The prisoner had the freedom to pay for this particular surgery, but he forfeited his freedom by murdering his wife.  There are many consequences to committing murder, most of which center on giving up freedoms you once had.

The fact that this prisoner is sick enough to maim or kill himself to enforce his own will does not require that we suddenly surrender our own privilege, as free moral agents, not to pay for his choice.  To say otherwise is to make the prisoner our jailer.  If he is determined to kill himself, he has that choice.  But I do not bear responsibility for his exercise of that choice, nor am I required by law or morals to accede to, or participate in, his immorality.

For instance, as a citizen I am not morally responsible for a prisoner who chooses to hang himself rather than face his life in prison.  I do not owe it to him to set him free, because otherwise he will try to commit suicide.
Framing this as a "medical" decision does not evade the moral question.  Medical science can give us diagnoses, and treatments, but it cannot, in the end, decide moral questions for us.  You can find qualified psychiatrists who would opine that almost any treatment would be "medically necessary," if the patient were sick enough to kill or harm himself for the want of the "treatment."

 Psychiatrist about to give opinion on medical necessity.

In this case, "medically necessary" means the patient will harm himself if you don't do this.  Yet this is morally quite different from treating a life-threatening microbe that has invaded the prisoner's body against his will.  Medically, the two problems may be interchangeable: they both threaten life and both can be addressed by a medical procedure.  Morally, the two situations could not be more distinct.

The fact that a person wants a treatment, or that the person will harm himself if he does not receive the treatment he wants, cannot be the final word on whether I have an obligation to pay for the treatment. The result of accepting "medical necessity" as an answer to moral objections is madness, not principle.

We have some experience of the outcome of this madness when it comes to abortion, and in particular, the Obamacare mandates that seek to force Catholics to pay for other people's abortions.

 I feel like the little kid in the famous New Yorker cartoon.

Saturday, September 8, 2012


Archbishop Cardinal Timothy Dolan of New York prayed the benediction at the Democratic Convention the other night.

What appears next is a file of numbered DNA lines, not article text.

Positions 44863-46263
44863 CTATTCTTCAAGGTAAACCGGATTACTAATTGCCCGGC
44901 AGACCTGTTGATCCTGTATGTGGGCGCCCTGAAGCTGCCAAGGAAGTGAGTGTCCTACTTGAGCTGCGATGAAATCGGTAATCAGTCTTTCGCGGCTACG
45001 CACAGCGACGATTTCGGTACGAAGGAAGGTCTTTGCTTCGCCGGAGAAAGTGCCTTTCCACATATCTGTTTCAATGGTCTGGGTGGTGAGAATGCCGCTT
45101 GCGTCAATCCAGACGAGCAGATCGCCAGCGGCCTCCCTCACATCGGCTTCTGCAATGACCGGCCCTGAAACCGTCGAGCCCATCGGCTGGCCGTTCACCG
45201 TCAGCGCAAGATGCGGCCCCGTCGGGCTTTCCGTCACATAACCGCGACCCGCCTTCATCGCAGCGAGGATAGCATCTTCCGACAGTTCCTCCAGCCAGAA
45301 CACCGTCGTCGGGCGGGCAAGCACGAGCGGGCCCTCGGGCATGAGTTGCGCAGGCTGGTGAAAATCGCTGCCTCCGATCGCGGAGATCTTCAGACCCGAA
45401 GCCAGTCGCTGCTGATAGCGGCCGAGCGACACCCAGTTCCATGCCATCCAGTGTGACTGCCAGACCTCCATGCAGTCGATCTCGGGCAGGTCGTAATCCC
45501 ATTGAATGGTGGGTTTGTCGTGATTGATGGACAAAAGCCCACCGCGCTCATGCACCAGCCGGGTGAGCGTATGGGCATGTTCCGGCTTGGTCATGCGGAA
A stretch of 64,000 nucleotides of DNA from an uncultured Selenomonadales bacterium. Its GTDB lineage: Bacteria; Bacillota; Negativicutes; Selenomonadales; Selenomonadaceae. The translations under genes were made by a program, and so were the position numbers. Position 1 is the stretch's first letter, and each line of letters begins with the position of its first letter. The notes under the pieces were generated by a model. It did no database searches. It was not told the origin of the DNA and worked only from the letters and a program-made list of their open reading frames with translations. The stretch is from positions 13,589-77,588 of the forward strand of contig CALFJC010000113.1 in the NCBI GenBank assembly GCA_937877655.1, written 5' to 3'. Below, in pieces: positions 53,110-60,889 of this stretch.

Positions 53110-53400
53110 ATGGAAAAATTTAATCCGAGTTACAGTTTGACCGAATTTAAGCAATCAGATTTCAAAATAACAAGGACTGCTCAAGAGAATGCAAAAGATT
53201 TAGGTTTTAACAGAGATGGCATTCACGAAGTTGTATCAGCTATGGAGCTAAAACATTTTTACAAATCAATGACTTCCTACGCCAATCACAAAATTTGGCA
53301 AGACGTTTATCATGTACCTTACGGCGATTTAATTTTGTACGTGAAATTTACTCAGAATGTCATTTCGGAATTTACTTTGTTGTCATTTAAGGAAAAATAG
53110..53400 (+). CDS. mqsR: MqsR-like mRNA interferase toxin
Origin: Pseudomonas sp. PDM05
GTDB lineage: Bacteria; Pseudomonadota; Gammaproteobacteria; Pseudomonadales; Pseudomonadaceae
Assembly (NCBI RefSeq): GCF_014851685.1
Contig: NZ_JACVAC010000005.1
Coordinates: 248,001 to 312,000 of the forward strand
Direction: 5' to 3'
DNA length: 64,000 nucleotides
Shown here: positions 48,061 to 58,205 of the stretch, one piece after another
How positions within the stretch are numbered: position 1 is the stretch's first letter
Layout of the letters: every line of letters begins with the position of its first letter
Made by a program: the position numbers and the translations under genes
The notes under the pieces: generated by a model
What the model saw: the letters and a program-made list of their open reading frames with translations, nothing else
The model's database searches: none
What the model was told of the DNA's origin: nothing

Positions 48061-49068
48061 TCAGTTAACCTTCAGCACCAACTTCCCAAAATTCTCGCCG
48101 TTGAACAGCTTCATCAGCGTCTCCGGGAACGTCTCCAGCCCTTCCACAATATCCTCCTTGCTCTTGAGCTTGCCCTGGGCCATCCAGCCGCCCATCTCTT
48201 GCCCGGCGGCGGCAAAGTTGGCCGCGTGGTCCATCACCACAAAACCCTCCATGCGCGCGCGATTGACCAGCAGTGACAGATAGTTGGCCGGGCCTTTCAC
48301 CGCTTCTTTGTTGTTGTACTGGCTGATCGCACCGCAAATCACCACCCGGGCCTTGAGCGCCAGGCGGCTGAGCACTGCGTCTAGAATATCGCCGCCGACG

The moment of delivery came at the end of a difficult labor.  The Archbishop is the President of the U.S. Conference of Catholic Bishops.  He had offered to pray at both conventions.  The Republicans accepted, the Democrats went into "crickets" radio silence, likely because Archbishop Dolan and the USCCB are leading opposition to several policies of the Obama Administration right now, and having him pray at the convention created some inner turmoil.

Eventually the Democratic party extended an invitation and Archbishop Dolan accepted it. 

You can see the benediction on video.  You can read the text here. 

One sees why the Church has always been on, at best, uneasy terms with both political parties.   The Archbishop's prayers for immigrants and the poor must have resonated deeply with Democrats, and been a tad unsettling for some Republicans, given the Church's disagreements with some Republican positions on both subjects.  Conversely, the Archbishop's prayers for the unborn and for religious freedom likely touched a nerve for Democrats, for the same reason.

It was a touching moment, and a reminder that even New Yorkers can be gracious.  Prayer is like eating a meal together.  It tends to beget peace and goodwill.

As the Archbishop said, at the end, "God bless America."

Thursday, September 6, 2012


Pretty interesting last night listening to the Democratic faithful - the core of the Democratic party - booing God. 

The Democrats had removed mention of God from their platform, where it had been since time immemorial.  They also removed reference to Jerusalem as the capital of Israel - again, something that has been a staple of Democratic platforms in the past.

This created a huge furor among those not at the convention, including Independents, Democrats and (as you can well imagine) Republicans.  Seeking to quell a political firestorm, President Obama insisted the references be put back in. 

The Chair in an uncomfortable spot.

An amendment to put the two references back in the platform was submitted to a vote on the floor of the convention.  It needed a 2/3 vote to put through.  It was quite obvious, based on the "ayes" and "nays," yelled from the crowd, that the amendment did not have a 2/3 vote of the delegates.  Nevertheless, the chair rammed the amendment through by stating that in his opinion there was a 2/3 majority. 

There was widespread booing.

 Delegate booing.

All in all a fascinating glimpse at the heart and soul of the Democratic Party.

See the event on this link to YouTube.